The benefits of Linux home serversI've discussed home servers before. Home servers are useful because they centralise, making data and services easier to manage. There are a number of different home server platforms available, but I choose Linux chiefly because of the power and flexibility it affords... not to mention it tends to work out cheaper.
Home servers centralise data (such as music files and documents) and services (such as home music servers and jukeboxes). This makes the data and services easier to manage, because they are all in one place. You don't need to remember where a particular album, or where your photos from Aunt Ethel's last visit, are stored. Backups run from just one place. If you ever want to access all of your music externally, just open your firewall to your music server.
There are a number of different ways that you can build home servers. You can go the generic route, or the specific one. Generic home servers are basically computers on which you install your own applications and invent your own file sharing structures. Examples of generic home servers are:
- Linux (subdivided into the various Linux distributions)
- Microsoft Windows Home Server
- Mac Mini
I chose Linux. Here's why:
CheapIt's true that Linux is generally free at the point of installation. There are no licences to purchase (unless you happen to use a beefy enterprise level distribution, but that's unlikely for a home server). It runs on less powerful computers, meaning that you can recycle your existing, older computers.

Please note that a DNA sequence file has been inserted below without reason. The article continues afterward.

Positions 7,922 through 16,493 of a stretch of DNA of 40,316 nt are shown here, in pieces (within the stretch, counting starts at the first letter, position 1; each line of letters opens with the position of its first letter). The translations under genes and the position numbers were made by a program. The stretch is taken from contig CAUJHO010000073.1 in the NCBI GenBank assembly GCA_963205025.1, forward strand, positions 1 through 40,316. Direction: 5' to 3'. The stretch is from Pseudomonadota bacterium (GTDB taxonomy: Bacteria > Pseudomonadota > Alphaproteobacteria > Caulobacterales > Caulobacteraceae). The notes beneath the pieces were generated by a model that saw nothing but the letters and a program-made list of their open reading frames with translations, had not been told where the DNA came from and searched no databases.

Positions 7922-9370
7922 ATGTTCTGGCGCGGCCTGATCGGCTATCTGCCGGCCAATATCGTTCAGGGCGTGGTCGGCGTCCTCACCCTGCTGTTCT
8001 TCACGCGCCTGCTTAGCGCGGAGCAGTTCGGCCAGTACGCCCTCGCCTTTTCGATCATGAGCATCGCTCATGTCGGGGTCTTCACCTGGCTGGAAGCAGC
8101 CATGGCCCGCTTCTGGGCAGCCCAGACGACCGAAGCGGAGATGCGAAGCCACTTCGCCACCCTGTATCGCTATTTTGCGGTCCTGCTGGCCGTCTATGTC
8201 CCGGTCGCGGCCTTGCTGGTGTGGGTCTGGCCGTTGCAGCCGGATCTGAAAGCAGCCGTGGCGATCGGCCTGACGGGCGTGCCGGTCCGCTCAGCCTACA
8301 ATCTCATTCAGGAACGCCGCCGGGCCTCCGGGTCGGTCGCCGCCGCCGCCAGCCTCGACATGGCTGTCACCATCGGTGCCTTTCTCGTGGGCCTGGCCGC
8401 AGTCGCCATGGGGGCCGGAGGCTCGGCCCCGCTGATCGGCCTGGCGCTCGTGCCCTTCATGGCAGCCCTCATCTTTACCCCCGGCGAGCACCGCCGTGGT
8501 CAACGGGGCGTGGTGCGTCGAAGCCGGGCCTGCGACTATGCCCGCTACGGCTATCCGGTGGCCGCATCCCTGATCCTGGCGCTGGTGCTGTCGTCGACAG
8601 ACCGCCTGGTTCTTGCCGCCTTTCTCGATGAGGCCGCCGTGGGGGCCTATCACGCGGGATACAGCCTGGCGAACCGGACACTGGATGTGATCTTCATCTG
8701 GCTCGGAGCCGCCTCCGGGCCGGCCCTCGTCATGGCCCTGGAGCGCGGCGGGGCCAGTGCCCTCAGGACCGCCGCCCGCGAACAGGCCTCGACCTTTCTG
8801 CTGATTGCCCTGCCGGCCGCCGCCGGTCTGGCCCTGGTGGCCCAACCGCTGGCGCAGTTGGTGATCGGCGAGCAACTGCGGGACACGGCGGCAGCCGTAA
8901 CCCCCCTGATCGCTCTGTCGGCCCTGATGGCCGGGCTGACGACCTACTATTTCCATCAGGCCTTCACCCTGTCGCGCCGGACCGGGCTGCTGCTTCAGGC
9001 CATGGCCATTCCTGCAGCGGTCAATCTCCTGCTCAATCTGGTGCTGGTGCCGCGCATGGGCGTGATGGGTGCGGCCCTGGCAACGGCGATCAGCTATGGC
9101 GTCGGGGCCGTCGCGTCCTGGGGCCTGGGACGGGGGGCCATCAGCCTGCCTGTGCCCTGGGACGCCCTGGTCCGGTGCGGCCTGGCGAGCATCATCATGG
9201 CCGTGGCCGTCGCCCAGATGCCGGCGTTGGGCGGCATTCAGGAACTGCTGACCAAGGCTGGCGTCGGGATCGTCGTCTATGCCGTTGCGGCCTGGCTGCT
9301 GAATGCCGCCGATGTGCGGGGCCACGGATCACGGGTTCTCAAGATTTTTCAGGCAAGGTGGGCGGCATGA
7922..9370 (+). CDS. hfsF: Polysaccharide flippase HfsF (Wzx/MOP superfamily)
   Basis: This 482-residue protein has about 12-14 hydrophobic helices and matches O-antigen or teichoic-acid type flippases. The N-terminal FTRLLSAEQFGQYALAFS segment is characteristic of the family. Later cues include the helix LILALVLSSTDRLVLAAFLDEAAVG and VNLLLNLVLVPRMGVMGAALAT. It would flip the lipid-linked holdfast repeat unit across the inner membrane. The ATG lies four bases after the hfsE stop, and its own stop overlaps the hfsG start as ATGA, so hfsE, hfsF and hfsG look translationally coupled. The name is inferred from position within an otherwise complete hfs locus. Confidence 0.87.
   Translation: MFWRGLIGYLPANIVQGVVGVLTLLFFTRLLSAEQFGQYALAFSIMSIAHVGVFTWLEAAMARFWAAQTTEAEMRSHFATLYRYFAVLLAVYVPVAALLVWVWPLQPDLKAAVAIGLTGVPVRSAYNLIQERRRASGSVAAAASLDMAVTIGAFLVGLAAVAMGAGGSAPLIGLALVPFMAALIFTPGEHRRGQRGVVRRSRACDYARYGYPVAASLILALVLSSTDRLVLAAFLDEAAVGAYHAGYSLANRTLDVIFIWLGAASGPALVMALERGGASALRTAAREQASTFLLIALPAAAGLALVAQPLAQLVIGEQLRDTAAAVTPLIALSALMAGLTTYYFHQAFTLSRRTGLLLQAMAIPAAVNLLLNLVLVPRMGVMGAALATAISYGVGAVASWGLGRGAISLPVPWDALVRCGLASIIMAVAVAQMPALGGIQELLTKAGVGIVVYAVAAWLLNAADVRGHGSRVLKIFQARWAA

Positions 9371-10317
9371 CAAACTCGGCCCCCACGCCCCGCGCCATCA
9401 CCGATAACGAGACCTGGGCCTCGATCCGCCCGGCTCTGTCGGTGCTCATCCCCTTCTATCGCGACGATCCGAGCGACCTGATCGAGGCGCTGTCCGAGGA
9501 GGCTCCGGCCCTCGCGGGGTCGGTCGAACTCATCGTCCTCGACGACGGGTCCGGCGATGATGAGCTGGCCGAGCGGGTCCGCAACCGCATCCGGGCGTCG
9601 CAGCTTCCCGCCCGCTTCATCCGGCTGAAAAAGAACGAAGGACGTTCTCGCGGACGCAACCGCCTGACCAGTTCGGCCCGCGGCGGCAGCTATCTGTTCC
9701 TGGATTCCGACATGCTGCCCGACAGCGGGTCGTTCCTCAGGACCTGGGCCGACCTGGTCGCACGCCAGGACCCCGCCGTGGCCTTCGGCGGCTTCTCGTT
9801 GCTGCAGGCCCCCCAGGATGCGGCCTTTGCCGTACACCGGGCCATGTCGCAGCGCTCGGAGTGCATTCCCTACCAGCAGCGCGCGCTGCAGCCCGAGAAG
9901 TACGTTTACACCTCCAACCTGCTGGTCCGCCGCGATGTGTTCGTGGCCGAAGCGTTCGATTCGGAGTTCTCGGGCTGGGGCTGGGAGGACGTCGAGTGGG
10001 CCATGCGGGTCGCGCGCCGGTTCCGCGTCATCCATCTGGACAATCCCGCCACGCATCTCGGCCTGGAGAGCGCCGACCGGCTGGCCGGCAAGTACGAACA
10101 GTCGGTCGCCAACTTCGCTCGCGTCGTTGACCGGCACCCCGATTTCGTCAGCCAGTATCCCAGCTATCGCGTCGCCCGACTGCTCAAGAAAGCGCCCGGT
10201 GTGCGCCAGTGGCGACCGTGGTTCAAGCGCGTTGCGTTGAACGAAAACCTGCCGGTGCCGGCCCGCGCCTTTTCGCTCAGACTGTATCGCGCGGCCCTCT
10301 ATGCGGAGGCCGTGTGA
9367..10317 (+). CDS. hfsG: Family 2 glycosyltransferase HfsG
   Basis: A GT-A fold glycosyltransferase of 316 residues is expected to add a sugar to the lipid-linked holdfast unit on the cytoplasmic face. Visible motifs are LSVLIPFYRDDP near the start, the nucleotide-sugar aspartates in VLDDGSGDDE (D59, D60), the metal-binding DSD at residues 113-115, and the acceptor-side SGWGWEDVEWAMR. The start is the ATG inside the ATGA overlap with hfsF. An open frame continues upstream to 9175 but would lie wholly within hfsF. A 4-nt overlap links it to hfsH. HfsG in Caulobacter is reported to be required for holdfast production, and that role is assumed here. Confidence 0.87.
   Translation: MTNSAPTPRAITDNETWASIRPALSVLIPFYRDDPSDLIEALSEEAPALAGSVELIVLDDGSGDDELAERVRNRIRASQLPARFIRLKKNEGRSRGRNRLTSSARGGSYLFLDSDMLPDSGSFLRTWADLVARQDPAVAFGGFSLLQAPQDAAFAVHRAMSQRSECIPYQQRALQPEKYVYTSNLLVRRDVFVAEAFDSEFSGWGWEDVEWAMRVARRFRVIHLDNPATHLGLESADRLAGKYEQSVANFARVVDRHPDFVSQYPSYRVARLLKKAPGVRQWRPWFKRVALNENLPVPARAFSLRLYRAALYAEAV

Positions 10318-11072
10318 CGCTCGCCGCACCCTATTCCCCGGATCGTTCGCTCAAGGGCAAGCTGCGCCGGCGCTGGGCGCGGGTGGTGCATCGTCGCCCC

In general, because Linux can be operated without a graphical user interface, you save on the extra resources required to support said interfaces. You can strip a Linux box down to the bare essentials.
My current Linux server consumes about 50 watts. This supports 1.75TB of storage capacity, a video capture card, and a music server (VortexBox) in a virtual machine and a MythTV server. It could be more efficient because I could purchase more modern energy efficient hardware, but that would mean scrapping the existing hardware. My current calculations are that it would be cheaper to go with the existing hardware.
Powerful'Power' is an overloaded term, but in this context I mean the ability to easily adminster the home server using a small set of common tools.
Everything in Linux can be administered from the command line and configured in the file system. This consistency of approach means that you can use the functionality of the command line for different applications and data types. Linux comes with a set of de facto standard GNU software packages. These are generic tools and can be applied to different uses. For instance, I can use the 'find' command to list all recently added music onto my home server.
FlexibleLinux was built for server deployments. The fact that it can be run and administered purely through a command line interface means that it is easy to administer a Linux home server wherever you are. I've lost count of the times I've realised I forgot to bring some photos to share with family on a weekend away; with a Linux server it's very simple to log in and transfer these files.
A number of the software tools that are available for Linux also speak of this pedigree. Using tools like cron and rsync for backups, generic tools as they are, make for a very flexible approach. If you fancy compressing those backups, just bolt gzip on the end. Because all the software talks to each other in a standard way, it allows different ways of solving problems.
Thanks to DeclanTM for his highly realistic home server portrayal!